Years prior, with tough economic times and declining fruit prices bearing down on them, the Mooneys were in financial jeopardy and on the brink of losing the family kiwifruit farm. The family was charged with the daunting task of raising $30,000 in 30 days. If they couldn't come up with the cash, the Gridley farm would go to the bank.

Fresh California-grown tomatoes are washed, sorted, sliced and placed on racks in preparation for the drying process. It takes about 20 pounds of fresh tomatoes to create 1 pound of dried.

Mary Mooney was 25 years old at the time, and along with her mother, Gretchen, brother Steve and sister Kelly, the family went into action. Mary and Kelly stood on a corner of Highway 99, selling the family's kiwifruit directly to passersby, hoping the last-ditch effort would bring in enough money to fend off foreclosure.

Their tenacity paid off. The money was raised, the farm was saved, and from the corner of a rural California highway, a family food company ultimately emerged.

A business ripens
After helping save the farm, the Mooneys began selling the family's kiwifruit at farmers markets in the Bay Area, with the whole family pitching in from production to presentation. From there, the business evolved to selling kiwifruit jam alongside the fruit, and soon, Mooney Farms was offering 13 varieties of jam, trying to keep up with the demand of faithful farmers market followers.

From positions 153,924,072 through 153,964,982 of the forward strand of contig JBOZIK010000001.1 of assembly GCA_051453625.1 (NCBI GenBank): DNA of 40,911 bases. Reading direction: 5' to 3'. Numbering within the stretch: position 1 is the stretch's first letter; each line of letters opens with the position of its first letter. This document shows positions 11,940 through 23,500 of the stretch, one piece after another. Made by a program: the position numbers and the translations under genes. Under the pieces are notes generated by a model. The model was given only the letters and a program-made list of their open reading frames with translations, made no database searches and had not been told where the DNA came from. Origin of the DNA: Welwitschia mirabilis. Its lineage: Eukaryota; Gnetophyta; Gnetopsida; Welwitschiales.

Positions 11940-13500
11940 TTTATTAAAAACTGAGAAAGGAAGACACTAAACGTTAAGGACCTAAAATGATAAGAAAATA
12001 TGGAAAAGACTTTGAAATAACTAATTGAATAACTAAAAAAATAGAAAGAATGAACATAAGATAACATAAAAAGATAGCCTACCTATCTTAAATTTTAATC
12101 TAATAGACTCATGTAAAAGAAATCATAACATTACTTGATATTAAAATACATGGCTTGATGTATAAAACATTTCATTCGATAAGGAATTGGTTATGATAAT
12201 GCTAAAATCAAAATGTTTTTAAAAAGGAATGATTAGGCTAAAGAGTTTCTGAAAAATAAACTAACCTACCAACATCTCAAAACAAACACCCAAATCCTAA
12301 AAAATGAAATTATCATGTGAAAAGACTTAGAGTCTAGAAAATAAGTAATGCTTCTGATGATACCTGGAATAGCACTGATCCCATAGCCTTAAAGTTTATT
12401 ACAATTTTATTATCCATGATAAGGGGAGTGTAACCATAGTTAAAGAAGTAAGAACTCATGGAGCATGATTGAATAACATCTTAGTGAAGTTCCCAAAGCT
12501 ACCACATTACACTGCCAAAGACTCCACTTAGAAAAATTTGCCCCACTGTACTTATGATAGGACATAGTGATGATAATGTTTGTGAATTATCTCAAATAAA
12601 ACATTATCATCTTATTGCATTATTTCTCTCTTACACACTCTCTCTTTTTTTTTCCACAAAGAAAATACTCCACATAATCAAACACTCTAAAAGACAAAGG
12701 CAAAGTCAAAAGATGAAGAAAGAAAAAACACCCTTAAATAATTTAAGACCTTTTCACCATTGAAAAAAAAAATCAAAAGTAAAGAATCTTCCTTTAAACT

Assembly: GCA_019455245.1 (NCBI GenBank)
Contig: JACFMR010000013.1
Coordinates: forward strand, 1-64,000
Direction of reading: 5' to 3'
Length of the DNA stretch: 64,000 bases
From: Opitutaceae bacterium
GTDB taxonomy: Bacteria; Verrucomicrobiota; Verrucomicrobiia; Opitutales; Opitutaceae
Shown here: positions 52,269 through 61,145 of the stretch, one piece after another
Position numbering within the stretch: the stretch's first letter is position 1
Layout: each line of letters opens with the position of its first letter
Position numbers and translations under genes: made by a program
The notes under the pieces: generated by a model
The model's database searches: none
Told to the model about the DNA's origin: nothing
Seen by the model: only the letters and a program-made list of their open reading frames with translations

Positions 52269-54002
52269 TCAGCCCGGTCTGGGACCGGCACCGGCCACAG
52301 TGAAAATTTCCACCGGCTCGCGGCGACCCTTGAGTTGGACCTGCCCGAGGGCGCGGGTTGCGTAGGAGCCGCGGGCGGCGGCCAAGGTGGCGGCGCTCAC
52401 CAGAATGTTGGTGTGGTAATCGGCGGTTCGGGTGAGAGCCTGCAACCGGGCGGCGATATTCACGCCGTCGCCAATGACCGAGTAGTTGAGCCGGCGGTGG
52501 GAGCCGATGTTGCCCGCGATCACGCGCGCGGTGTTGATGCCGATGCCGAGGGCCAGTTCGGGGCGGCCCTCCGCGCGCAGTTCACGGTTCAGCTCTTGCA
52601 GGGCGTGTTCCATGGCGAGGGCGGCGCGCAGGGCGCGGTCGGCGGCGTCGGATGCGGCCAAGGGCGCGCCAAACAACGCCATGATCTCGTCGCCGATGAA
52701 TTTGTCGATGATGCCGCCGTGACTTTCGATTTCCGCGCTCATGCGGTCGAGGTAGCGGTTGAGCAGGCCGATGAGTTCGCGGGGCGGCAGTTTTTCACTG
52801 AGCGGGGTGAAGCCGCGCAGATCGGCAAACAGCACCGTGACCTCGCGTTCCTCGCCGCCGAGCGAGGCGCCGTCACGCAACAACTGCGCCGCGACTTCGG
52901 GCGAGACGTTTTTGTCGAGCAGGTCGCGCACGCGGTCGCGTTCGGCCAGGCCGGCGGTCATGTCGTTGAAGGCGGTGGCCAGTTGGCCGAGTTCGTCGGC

"We would hand peel the kiwi in between markets," Mooney said. "We were working seven days a week, my mother, brother, sister and I. We all lived at home and would just put the money in one big family pot."

After the jams became a success, the Mooneys came together to find another value-added venture. A handwritten recipe for sun-dried tomatoes in olive oil was found, and in that, opportunity abounded.

Sun-dried tomatoes are named for the way they are processed, and for Mooney Farms, that means under the California sun.

Fresh tomatoes from California growers are delivered to a drying yard the family co-owns in Stanislaus County, where they are washed and sorted, with the highest quality fruit selected for drying.